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  • Nur from ELEVEN

Oldies are Goldies: Kuih Raya

Growing up, my favourite kuih is what I call the ‘cili-cili’. I rejoice every Ramadan when I discover that my grandmother has prepared bottles of ‘cili-cili’ for the entire family. When asked, I would rave about it in Malay class about how it’s my absolute favourite thing to eat during Raya. The sad thing was, not everyone knew about it and that was when I found out that it was actually a delicacy unique to the Boyanese.

This made me wonder about other delicacies that are unique to certain subgroups of the Malay-Muslim community that I may not be aware of. This is certainly not an exhaustive list, but here are some kuih you may want to try if you’ve never heard of them before!


Kuih Cili-Cili

Kuih cili-cili, also known as Kuih Bidaran or Kuih Cacing, is a Boyanese delicacy that is usually made for Hari Raya.

It is essentially rolled up dough that is fried in oil and coated with sugar. Usually, it is a yellowish colour but this just depends on preference! Sometimes, cili-cili is dyed in different colours like green and red to make it look more appealing. These colours also mimic the look of red and green chillies, thus the name: kuih cili-cili!

Cili-cili is sweet, crunchy, and insanely addictive — in my opinion, at least!

It is a pretty simple recipe but is not commonly available now because of how tedious it is to make.



Rempeyek or peyek is a crunchy Malay snack you usually see on your Hari Raya spread!

It’s a deep fried savoury Indonesian-Javanese cracker. It is made by frying the batter (made with rice flour, coconut milk, salt, and spices) with the topping of your choice in hot oil, with or without a mold. Rempeyek has several variations. The most common and classic one is topped with peanuts! Other toppings include anchovies, green beans (Tumpi), or even spinach (which is called Rempeyek Bayam).

Rempeyek kacang fried with a mold

Rempeyek is described as flavourful, crispy, and a real snack! Some say that it got its name from the sound of when you bite into the crunchy and crispy crackers.

Nowadays, Rempeyek is available all year round and you don’t have to wait for Hari Raya to come around to enjoy it! Yum!



Kuih Bangkit Bugis

Kuih Bangkit Bugis is sometimes also called Kuih Bangkek Bugis and is said to be compulsory in each Bugis household during Hari Raya.

I’ve personally never tried this before but Kuih Bangkit Bugis is said to be a thin cookie with a crumbly and crispy texture! Its coconut-y flavour comes from fried, grated coconut, which is mixed with flour, sugar, eggs, then baked to golden perfection! Cue chefs kiss.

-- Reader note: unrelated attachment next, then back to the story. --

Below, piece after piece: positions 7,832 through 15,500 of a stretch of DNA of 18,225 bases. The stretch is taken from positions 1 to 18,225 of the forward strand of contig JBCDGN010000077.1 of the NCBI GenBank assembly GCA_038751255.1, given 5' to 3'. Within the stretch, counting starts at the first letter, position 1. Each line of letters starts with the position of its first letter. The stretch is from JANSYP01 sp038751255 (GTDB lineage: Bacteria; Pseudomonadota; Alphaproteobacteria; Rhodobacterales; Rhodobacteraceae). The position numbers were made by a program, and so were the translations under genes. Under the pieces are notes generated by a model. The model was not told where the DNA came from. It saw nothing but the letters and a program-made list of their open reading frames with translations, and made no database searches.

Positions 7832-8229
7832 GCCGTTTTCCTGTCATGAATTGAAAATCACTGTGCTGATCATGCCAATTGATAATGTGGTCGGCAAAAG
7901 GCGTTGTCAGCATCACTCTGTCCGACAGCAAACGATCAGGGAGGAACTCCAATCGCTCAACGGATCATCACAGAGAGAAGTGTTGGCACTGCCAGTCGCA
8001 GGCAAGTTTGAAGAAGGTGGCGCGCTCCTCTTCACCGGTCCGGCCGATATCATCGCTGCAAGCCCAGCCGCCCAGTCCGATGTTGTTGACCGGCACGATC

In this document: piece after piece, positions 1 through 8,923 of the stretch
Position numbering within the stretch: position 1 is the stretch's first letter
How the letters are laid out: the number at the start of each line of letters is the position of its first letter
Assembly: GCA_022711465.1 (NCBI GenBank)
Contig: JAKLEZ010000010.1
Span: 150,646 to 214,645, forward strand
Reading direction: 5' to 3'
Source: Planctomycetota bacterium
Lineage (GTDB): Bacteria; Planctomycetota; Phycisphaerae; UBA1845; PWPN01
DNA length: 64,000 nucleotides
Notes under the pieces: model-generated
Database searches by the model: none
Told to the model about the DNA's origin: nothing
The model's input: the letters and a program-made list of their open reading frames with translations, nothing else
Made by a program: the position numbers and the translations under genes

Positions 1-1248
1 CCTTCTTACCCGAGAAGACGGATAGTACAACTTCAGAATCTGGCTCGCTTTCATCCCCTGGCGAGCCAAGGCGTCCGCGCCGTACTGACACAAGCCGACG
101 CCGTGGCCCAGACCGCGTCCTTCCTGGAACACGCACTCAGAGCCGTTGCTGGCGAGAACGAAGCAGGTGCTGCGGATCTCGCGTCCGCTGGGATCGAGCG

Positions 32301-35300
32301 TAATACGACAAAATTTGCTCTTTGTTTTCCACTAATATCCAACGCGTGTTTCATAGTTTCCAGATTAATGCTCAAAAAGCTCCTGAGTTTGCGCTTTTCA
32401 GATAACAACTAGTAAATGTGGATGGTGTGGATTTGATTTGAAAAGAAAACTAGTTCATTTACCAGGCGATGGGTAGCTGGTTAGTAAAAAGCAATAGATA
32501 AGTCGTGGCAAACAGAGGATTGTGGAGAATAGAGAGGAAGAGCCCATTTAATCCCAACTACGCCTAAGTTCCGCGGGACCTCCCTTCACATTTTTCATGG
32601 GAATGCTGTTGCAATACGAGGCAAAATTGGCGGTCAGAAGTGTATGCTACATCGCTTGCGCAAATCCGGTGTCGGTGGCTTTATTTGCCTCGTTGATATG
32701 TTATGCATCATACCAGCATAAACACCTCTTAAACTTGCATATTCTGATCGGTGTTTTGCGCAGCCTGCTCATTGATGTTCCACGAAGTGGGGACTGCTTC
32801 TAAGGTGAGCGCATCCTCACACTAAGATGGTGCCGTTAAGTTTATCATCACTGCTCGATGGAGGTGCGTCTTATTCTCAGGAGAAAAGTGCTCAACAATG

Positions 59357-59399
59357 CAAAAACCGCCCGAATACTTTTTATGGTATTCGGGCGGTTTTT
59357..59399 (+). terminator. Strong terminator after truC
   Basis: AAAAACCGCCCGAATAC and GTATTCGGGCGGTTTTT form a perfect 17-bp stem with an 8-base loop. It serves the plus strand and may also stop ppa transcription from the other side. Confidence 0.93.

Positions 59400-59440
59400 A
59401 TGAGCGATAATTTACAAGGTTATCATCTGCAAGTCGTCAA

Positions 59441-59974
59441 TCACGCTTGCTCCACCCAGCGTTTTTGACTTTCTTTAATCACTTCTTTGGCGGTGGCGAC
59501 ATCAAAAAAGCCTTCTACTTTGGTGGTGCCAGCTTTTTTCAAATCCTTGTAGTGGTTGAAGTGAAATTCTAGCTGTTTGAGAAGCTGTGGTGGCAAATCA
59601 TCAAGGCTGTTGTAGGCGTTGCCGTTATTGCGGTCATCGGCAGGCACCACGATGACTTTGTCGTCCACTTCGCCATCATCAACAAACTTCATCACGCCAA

Kuih Bangkit Bugis is often regarded as a favourite afternoon snack for the elderly, to be eaten with coffee or tea! So cute.



Kuih Wajik

Kuih Wajik/ Wajid or Bee Koh (in Hokkien and Sumatra) is an Indonesian diamond-shaped snack! It is said to be a cuisine of the Minangkabau people of Western Sumatra. It also has great cultural significance within the Javanese culture.

This sweet and sticky rice cake is made from steamed glutinous rice which is further cooked in palm sugar, coconut milk, and pandan leaves. It is spread and compressed on a baking tray. Once cooled to room temperature, it is cut and presented in the shape of a diamond. The name wajik is derived from the way the kuih is cut, in the shape of a diamond or rhombus.

That being said, there is a varied preference in how the kuih wajik is made. Some prefer for it to be soft while others prefer a firmer texture.

Kuih Wajik (firmer texture)

Interesting how one cuisine can have so many roots and relations to different groups of people, isn’t it?


Kuih Kalakatar

Kuih Kalakatar, also known as Kuih Bingka Kelapa, is a traditional dessert of the Banjar community and is a popular dessert to serve during festive occasions like Hari Raya.

Kuih Kalakatar is not difficult to make! Its main ingredient is young coconut, which gives the dessert its delicious flavour and fragrant smell. Other ingredients are rice flour, plain flour, sugar, eggs, and salt. All these are mixed together, strained into a pot, and heated over the stove until it is cooked (but don’t let it boil). It is then baked for 1.5 hours to produce a delicious dessert enjoyed not just by the Banjar natives but by other communities as well.

If you asked the older folks out there, they might tell you that the word ‘Kalakatar’ comes from ‘kala’ (meaning ‘ketika’ or ‘when’) and ‘katar’ (meaning ‘panas’ or ‘hot’). Hence, it is said that the dessert is best eaten warm.


These scrumptious delicacies may not have ‘originated’ from just one group of people! In fact, it probably is very difficult to pinpoint its exact origins. What I find most important though, is how these scrumptious kuih are enjoyed by more than just one community and, to some extent, help to bring these communities together, which I find absolutely lovely


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